I have been deaf since I was 2 and a half. My mum tells me the story. I was ill for a couple of days, sleeping a hell of a lot and had a strong dislike of bright lights. I also had what my mum assumed to be a nappy rash, but was one of the symptoms of Meningitis. More specifically, meningoccocal septicaemia. Mum took me to the doctors which there, they urged my mum to take me straight to A+E. My brother, who is three years older than me, remembers being in the car with me in the back seat whilst mum frantically drove there. He recalls that he was feeling scared, scared of me drifting in and out of consciousness and confused to what was going on. Once we arrived at A+E, they put me in an ambulance and blue lighted it all the way to a hospital in London with my Dad following behind in his small red car. My mum recalls I was rushed straight into theatre, whilst Doctors and surgeons frantically try to save my life. Somebody came out and took my parents to one side and told them “brace yourself, I don’t think your daughter is going to make it”. I can only imagine what those words did to my parents. I know that when I become a parent, I will have a better understanding. But to everyone’s surprise, I was a fighter and I pulled through.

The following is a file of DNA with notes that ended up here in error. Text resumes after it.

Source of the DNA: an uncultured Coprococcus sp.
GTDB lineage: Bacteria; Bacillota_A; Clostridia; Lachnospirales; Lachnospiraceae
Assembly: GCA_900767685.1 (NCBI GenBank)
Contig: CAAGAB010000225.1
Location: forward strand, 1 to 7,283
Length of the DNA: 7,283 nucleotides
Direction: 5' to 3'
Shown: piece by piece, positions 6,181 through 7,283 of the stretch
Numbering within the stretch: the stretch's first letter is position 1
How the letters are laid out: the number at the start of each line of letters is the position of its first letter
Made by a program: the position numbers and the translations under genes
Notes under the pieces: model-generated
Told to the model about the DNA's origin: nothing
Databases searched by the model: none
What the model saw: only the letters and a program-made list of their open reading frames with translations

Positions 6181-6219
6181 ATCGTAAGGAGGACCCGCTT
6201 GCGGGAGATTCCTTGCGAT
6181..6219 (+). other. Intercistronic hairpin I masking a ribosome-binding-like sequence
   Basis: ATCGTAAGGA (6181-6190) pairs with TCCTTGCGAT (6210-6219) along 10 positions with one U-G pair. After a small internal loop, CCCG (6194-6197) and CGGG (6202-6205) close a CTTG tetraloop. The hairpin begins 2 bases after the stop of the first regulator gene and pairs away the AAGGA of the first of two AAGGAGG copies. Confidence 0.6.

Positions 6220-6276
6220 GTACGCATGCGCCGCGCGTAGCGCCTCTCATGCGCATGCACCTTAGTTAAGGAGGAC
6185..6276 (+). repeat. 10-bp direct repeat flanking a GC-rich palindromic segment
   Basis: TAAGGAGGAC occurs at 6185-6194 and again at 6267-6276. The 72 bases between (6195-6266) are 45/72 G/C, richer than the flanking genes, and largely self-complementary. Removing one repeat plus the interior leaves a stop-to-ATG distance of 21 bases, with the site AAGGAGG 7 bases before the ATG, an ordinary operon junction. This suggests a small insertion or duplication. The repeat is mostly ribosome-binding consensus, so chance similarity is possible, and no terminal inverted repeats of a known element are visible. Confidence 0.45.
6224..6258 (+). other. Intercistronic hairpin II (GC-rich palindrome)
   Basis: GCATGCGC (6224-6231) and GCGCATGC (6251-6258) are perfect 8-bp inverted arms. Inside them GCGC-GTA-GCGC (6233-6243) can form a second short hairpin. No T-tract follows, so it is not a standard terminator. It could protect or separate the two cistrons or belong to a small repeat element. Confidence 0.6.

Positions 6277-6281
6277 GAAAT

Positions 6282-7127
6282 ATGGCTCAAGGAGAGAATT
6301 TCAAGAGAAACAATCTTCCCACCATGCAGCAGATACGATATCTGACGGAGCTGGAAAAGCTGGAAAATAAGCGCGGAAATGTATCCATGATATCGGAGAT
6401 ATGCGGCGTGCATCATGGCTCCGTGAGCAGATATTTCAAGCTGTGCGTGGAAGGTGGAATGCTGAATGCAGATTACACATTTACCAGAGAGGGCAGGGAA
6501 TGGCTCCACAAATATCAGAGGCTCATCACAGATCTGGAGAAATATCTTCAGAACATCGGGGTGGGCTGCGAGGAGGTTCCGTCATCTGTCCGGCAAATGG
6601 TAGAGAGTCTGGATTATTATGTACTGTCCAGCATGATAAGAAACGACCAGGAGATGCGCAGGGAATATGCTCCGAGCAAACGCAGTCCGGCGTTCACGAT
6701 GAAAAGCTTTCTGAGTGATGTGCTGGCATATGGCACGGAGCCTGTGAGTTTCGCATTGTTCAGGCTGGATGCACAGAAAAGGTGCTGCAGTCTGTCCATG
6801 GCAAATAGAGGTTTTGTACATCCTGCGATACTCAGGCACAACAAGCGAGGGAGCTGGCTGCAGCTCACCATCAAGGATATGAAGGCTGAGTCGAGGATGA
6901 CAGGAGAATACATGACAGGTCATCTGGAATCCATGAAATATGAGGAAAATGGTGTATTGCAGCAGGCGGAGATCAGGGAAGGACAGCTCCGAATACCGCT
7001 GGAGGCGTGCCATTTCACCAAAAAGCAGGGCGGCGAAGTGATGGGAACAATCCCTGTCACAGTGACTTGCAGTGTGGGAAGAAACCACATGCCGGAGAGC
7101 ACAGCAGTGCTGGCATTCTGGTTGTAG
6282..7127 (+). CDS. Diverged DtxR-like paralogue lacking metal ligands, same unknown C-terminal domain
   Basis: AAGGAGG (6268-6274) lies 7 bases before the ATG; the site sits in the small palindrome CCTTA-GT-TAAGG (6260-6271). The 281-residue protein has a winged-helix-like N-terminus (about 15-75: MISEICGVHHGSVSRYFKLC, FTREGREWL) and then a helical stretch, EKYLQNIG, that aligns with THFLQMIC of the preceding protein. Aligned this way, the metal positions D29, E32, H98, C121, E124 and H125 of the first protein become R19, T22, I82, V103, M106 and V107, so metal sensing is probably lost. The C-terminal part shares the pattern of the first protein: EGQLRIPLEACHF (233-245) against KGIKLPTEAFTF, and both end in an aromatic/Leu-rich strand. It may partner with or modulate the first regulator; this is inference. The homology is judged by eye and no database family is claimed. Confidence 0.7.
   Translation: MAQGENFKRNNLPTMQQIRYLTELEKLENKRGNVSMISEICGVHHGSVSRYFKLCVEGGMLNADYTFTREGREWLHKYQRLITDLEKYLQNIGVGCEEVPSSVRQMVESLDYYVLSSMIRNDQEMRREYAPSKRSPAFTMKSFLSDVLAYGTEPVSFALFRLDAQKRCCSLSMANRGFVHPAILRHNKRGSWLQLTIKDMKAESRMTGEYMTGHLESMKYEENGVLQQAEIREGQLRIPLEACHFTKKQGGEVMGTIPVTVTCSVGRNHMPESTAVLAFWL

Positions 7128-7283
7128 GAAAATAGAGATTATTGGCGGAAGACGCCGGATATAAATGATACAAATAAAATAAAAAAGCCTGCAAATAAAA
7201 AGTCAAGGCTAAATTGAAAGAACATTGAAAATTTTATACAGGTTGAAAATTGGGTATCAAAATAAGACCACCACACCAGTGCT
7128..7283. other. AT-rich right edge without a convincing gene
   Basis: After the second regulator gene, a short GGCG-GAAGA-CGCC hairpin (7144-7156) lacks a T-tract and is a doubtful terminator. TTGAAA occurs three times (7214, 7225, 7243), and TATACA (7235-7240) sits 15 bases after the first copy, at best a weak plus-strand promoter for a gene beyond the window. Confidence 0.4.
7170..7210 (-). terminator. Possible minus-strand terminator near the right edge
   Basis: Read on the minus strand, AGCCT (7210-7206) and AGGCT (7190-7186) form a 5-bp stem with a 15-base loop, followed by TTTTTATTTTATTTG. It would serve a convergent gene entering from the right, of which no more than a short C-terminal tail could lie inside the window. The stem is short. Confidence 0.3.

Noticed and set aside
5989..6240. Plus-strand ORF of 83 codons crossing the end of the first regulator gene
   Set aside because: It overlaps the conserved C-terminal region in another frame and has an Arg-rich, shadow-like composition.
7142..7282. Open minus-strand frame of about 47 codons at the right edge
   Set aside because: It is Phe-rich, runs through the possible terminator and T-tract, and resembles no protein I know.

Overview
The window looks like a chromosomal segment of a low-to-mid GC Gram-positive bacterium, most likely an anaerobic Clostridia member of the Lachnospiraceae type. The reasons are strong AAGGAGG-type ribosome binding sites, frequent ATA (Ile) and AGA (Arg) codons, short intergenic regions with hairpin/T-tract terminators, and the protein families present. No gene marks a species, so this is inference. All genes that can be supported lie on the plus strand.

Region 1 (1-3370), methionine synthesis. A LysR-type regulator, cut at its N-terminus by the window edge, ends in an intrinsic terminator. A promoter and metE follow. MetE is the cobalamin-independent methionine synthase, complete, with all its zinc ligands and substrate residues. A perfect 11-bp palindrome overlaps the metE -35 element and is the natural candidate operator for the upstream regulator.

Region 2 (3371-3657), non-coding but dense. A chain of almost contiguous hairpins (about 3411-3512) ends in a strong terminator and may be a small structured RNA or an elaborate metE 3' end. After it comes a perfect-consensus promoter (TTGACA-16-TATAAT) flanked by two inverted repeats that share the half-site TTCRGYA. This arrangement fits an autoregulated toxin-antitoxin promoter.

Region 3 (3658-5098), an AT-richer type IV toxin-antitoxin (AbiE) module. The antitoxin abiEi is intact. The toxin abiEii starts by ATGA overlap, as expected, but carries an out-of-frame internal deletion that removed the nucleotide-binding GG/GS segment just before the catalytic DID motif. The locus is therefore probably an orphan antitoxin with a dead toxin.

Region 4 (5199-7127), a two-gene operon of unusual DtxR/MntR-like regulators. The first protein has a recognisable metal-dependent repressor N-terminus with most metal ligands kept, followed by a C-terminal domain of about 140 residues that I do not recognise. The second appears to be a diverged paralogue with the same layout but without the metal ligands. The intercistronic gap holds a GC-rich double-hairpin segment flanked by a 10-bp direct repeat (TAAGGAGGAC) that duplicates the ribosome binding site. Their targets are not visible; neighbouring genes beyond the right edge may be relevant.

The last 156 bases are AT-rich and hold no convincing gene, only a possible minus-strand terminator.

I met the man who saved my life in 2015, walking through my local hospital after an audiology appointment to have my yearly hearing test. I shook his hand and he complimented me on how well I’m doing. When we parted I had an overwhelming urge of emotion and burst into tears. I was too young to remember the whole ordeal, but maybe subconsciously it still affects me to this day.
I have a strong urge to write my story, my life so far as a deaf individual and a fighter. This book is going to touch upon numerous highs and lows and relevant life experiences I have gone through throughout my 18 years of deafness. Hopefully this book will enable people to gain insight into what it is like to be deaf, and the challenges one faces from this invisible “disability”.